I’ve written much about the wilderness on this blog. It seems that like me, many of my friends find themselves in a wilderness as well; we are wandering, seeking the trail we are meant to follow, questioning the paths that led us here. So when my friend Jeff Burkholder let our writing group know last week that he was in need of a new job, I didn’t respond with surprise. Instead, I sighed. Yep, another wilderness wanderer.
As a writer (and an avid TV- and movie-watcher, but by saying I’m a writer; it makes my drivel sound a bit more snooty and self-important), I tend to look at real-life events through the filter of dramatic license. Any time something relatively insignificant catches my attention, it suddenly acquires the literary heft of Chekhov’s proverbial gun, and I’ll spend a day or two wondering just when that half-eaten snickerdoodle’s presence I noticed yesterday will suddenly make sense. Likewise, I’ll take events I’ve witnessed or experienced â€“ whether commonplace or important â€“ and ponder the literary (yes, or televised) precursors it may be mimicking. My recent travails in the job world are no different.
Backstory time: I work two jobs; a 9-5 office job in which I help build and monitor websites, and a Sundays-and-occasional-evenings job at my church as the “tech guy.” The full-time day job pays the bills, and I’ve often referred to my church job as the one that gives me “spiritual fulfillment.” In between, I spend my free time with my loving (and loved) wife and kids, drawing comics, and writing.
However, I’d recently observed that my day job wasn’t really a great fit and involved some tasks and responsibilities that don’t mesh well at all with who I am. Frankly, the disconnect has become exhausting. And because of the breakdown in energy, I haven’t been fully present for my other job, not to mention my family, for quite some time now. And my creative endeavors have become looming obligations, rather than enjoyable pass-times. So I made the decision that I need to start looking for another position somewhere. But in order to have time to do that, something needed to give, which led me to the difficult decision to quit my job at the church.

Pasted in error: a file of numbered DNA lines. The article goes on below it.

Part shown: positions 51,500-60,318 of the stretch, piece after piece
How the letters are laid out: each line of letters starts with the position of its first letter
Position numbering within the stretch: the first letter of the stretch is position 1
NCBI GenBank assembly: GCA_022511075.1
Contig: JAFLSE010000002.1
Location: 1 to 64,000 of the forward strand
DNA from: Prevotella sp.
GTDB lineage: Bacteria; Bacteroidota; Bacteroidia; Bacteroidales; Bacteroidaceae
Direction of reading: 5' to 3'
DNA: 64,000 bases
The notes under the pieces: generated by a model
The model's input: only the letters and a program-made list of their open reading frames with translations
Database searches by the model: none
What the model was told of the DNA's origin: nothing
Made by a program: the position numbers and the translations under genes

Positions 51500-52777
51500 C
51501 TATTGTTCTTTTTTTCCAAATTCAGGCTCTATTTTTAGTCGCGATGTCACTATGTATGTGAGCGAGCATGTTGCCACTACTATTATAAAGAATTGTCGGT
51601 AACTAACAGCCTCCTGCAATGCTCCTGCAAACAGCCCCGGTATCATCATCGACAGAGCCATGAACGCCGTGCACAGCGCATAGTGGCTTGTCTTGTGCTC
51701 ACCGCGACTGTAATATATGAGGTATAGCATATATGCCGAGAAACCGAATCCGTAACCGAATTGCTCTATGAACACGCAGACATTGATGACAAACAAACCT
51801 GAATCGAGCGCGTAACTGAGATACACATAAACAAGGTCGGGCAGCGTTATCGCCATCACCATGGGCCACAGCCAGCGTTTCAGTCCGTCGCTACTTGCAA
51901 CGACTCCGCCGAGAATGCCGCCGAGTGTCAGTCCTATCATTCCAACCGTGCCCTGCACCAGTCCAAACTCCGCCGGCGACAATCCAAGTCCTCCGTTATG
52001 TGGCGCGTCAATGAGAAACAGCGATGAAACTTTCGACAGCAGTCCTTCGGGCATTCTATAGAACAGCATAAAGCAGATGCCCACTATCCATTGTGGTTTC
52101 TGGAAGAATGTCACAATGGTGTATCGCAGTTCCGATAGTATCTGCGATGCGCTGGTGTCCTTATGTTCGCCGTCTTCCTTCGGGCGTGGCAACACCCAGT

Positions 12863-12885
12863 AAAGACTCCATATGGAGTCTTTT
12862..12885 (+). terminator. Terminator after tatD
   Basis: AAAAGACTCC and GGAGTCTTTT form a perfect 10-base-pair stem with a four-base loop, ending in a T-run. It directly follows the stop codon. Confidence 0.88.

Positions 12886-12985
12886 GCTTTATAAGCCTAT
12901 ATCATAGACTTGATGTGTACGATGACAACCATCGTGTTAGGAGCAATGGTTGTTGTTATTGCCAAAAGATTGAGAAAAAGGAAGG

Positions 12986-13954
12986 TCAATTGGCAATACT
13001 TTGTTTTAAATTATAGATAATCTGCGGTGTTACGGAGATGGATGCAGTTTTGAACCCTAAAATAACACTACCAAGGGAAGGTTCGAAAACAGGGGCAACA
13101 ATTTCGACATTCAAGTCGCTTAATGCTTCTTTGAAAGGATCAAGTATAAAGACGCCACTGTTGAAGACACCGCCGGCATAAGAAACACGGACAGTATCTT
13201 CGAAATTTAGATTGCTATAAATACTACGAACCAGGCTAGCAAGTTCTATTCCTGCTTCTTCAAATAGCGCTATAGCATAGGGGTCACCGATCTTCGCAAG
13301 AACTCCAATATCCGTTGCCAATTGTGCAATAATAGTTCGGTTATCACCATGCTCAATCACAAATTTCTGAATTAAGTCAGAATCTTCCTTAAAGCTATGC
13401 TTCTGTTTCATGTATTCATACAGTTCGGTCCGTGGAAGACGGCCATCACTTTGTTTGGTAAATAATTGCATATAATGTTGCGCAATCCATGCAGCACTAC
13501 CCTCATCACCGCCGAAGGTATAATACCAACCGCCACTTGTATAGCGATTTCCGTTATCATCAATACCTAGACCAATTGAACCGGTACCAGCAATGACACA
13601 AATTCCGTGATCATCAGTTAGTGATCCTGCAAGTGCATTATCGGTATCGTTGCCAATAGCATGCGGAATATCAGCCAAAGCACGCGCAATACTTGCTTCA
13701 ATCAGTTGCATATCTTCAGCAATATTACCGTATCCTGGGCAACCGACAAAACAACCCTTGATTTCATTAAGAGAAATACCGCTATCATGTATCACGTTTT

Then, roughly two weeks after I had announced my intention to step down from the church job, in the span of 24 hours I learned that: 1) my wife’s laptop had died, 2) the IRS was auditing us because of questions related to my daughter’s adoption, 3) a close family member was diagnosed with early-stage prostate cancer, and 4) my boss at my day job had also concluded that the job was not a good fit for me and asked me to start looking for something else. And soon.
Naturally, it seemed obvious that my life was scripting rather closely to Job, with everything suddenly being taken away from me. A friend of mine pointed out, though, that I wasn’t nearly as “whiny” as Job was, so perhaps that wasn’t as apt as I had assumed.
That led me next to ponder the story of Abraham and Isaac. Was my decision to give up the job at the church akin to Abraham putting Isaac on the altar? And me being let go from my other job the analogue to the ram in the briars? Conversely, that didn’t begin to address the other stuff that was going on.
I took these suppositions to friends who suggested that perhaps I was more like Joshua, finding myself in a desert and looking for the Promised Land. Another said that perhaps even the Roman church was closer…all had elements of resonance, but none fit quite right.
Upon further reflection though, it occurred to me that all these allusions were, in fact, smoke and mirrors (pun intended). They all had one significant thing in common: All were events in the past that happened to someone else. My situation was in the present and dealt with … me. And only I could be me enough to face what the future might hold and figure out where the story was headed. I resolved to accept bits of wisdom from these past events, but forge on ahead with my own trail.
Now, if you’ll excuse me, I have some allegorical TV shows to watch.
Jeff Burkholder was born at an early age, and now fancies himself a “writer” of sorts, as well as a passable “husband”, fair-enough “father”, and semi-decent “coffee-drinker”. If any of this rambling was of any sort of interest â€“ morbid curiosity counts, as well â€“ you can find more in his comics at Zoidland, The Ouro Bros (with Jeremy Bentley), and The Social Life of Frank & Linh, or his flash-fiction blog on Gloaming Gap.